Giuseppe Porta, called Salviati (early 1520s–about 1575)
'The Reconciliation between Pope Alexander III and Frederick Barbarossa, in the presence of Doge Sebastiano Ziani', 1563–5
Pen and brown ink with brown wash, heightened with white body colour, over preliminaries in black chalk on faded blue paper, faintly squared in black chalk, 35.4 x 37.7 cm
The Devonshire Collections, Chatsworth. © Devonshire Collection, Chatsworth. Reproduced by permission of the Chatsworth Settlement Trustees
Giuseppe Porta was trained in the Rome workshop of Francesco Salviati, whom he accompanied to Venice in 1539, remaining in the city when Francesco returned to Rome in 1541. Porta returned to Rome in 1562, but within three years he was back in Venice, where he died from the plague in or around 1575. Certainly by the early 1550s, and perhaps earlier, he began to sign his work ‘Salviati’, in memory of his absent master.
This drawing is a fully developed compositional study for part of Giuseppe’s most important work in Rome, the fresco decoration of the ‘Sala Regia’ in the Vatican, where the Pope received ambassadors. The subject of this sheet is an episode of medieval history which was central to Venetian state mythology – the humiliation of the Holy Roman Emperor Frederick I at the hands of Pope Alexander III, witnessed by Doge Alexander in the Piazza San Marco in 1177. Porta introduced contemporary elements into this historic scene, notably portraits of the reigning Pope Pius IV and of the reigning Doge Gerolamo Priuli. But the most important portrait in the drawing is of a place: Piazza San Marco.
Porta compresses the architectural space, the opposite approach to that taken by the 15th-century painter Gentile Bellini, in his drawing made in preparation for the painting ‘The Procession with the Relics of the True Cross’, painted for the Sala della Croce of Venice’s Scuola di San Giovanni Evangelista (figs. 1 and 2).
Gentile stressed the extensive space of the piazza in his final painting, and took a bird’s-eye view or at least a high viewpoint, looking down on the piazza and arranging the buildings either parallel to the picture plane for the Basilica di San Marco and the Doge’s Palace, or at right angles to it, as in the case of the Procuratie Nuove and Vecchie. Giuseppe Porta, on the contrary, chooses an oblique viewpoint, creating a diagonal sweep for the buildings, so that San Marco looms and dominates the setting, the upper arches of its façade rising up and beyond the limits of the picture. Its domes and deep structure are therefore out of sight, and the building is reduced to its façade. Nevertheless the façade is given depth, the embrasures of the porches emphasised by the multiplicity of engaged columns. Also, although the domes are invisible, five campanili appear above the top arches.
Porta seems to stretch out San Marco horizontally, turning it into a structure that partly blocks the view of the Doge’s Palace, almost as if he were seeking to celebrate the religious power of the Doge rather than his political status, or even the supremacy of the Church over secular authority (as is implied by the theme of the painting for which this drawing is a study).
The important ceremonial entrance to the Doge’s Palace – the Porta della Carta – is hidden and we only see the right half of the building. San Marco is meticulously rendered, its four bronze horses adopting a lively trot, and the mosaic stories in the lunette arches suggested in a loosely impressionistic manner. The diagonal sweep of the church is made even stronger by the massing of figures, piled up high in the left foreground, their strength enhanced by the height of San Marco. The figure group then performs almost the same diagonal sweep as the architecture, diminishing into deep space to the right. But the shape of the crowd is more complex than this, like a bow tie with the Pope positioned as the knot at its very centre, with the multitude spreading out in a triangular formation either side of him. The paving of the piazza behind mimics these diagonals. Throughout this drawing Porta is thinking about the relationship of figure to architecture and to space.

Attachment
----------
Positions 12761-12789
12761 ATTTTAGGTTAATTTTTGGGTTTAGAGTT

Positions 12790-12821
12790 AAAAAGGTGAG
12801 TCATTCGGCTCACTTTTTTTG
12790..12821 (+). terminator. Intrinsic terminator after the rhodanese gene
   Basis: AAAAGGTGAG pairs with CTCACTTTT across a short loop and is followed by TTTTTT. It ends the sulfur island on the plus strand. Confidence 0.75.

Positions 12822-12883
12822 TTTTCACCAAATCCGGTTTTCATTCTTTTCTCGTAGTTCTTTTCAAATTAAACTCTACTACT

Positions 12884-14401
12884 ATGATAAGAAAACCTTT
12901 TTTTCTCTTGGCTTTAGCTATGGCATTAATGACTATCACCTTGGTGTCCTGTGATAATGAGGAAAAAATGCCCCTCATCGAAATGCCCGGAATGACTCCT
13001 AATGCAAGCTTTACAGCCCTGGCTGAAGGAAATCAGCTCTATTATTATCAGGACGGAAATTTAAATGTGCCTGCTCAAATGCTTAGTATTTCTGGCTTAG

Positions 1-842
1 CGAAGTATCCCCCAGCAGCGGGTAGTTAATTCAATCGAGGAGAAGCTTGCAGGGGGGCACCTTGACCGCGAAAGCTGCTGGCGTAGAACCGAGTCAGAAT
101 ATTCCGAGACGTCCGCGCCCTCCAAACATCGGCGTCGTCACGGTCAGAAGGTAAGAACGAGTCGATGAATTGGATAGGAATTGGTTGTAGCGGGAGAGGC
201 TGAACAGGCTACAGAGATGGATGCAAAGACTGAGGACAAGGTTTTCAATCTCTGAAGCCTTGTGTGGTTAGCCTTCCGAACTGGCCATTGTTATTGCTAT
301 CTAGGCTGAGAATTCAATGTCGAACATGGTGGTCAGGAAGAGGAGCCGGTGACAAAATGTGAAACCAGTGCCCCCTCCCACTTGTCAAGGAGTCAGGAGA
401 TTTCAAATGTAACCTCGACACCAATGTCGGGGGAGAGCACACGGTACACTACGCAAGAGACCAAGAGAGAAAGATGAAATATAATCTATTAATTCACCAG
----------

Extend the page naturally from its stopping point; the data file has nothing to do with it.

Piazza and Piazzetta
Porta’s most significant architectural decision was to minimise the distinctions between two adjacent – and connected – civic spaces. These are the Piazza San Marco, a very large east-west oriented space directly facing the façade of San Marco, and the Piazzetta, a smaller north-south oriented space, at right-angles to Piazza San Marco. The Piazzetta runs along the façade of the Doge’s Palace and faces the lagoon and the Molo (quayside), the key point of embarkation and disembarkation, of great civic and ceremonial importance for the public life of Venice. The fusion of the Piazza San Marco and the Piazzetta creates, as it were, an amalgam or shorthand view of Venice, which would have conveyed the essence of the city to those looking at it from afar in the Vatican.
Tietzes 1944, pp. 243–4; Boucher in London 1975, no. 717; McTavish 1981, pp. 322–3, fig. 223; Mortari 1992, pp. 174–5; Jaffé 1994, p. 119.
This material was published in April 2014 to coincide with the National Gallery exhibition 'Building the Picture: Architecture in Italian Renaissance Painting'.
To cite this essay we suggest using
Caroline Campbell and Amanda Lillie, ‘Giuseppe Porta, The Reconciliation between Pope Alexander III and Frederick Barbarossa, in the presence of Doge Sebastiano Ziani’ published online 2014, in 'Building the Picture: Architecture in Italian Renaissance Painting', The National Gallery, London, http://www.nationalgallery.org.uk/paintings/research/exhibition-catalogues/building-the-picture/place-making/porta-reconciliation-between-pope-alexander-and-frederick-barbarossa